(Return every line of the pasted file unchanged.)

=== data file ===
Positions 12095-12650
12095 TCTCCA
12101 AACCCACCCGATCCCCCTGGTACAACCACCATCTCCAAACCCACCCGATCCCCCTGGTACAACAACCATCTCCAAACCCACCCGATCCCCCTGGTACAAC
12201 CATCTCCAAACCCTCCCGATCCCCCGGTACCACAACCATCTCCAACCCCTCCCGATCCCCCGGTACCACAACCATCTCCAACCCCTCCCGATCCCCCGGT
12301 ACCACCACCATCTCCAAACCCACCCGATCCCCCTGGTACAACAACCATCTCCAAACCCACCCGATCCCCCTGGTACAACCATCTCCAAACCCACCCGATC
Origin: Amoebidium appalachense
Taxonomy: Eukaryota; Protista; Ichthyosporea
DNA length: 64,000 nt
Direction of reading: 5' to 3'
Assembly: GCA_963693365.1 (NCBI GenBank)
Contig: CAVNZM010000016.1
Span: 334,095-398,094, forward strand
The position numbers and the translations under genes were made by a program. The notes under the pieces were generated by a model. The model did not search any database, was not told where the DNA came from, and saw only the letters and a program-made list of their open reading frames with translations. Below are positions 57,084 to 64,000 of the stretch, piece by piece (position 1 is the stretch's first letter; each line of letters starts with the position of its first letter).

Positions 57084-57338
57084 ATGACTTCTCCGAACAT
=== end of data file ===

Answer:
Positions 12095-12650
12095 TCTCCA
12101 AACCCACCCGATCCCCCTGGTACAACCACCATCTCCAAACCCACCCGATCCCCCTGGTACAACAACCATCTCCAAACCCACCCGATCCCCCTGGTACAAC
12201 CATCTCCAAACCCTCCCGATCCCCCGGTACCACAACCATCTCCAACCCCTCCCGATCCCCCGGTACCACAACCATCTCCAACCCCTCCCGATCCCCCGGT
12301 ACCACCACCATCTCCAAACCCACCCGATCCCCCTGGTACAACAACCATCTCCAAACCCACCCGATCCCCCTGGTACAACCATCTCCAAACCCACCCGATC
Origin: Amoebidium appalachense
Taxonomy: Eukaryota; Protista; Ichthyosporea
DNA length: 64,000 nt
Direction of reading: 5' to 3'
Assembly: GCA_963693365.1 (NCBI GenBank)
Contig: CAVNZM010000016.1
Span: 334,095-398,094, forward strand
The position numbers and the translations under genes were made by a program. The notes under the pieces were generated by a model. The model did not search any database, was not told where the DNA came from, and saw only the letters and a program-made list of their open reading frames with translations. Below are positions 57,084 to 64,000 of the stretch, piece by piece (position 1 is the stretch's first letter; each line of letters starts with the position of its first letter).

Positions 57084-57338
57084 ATGACTTCTCCGAACAT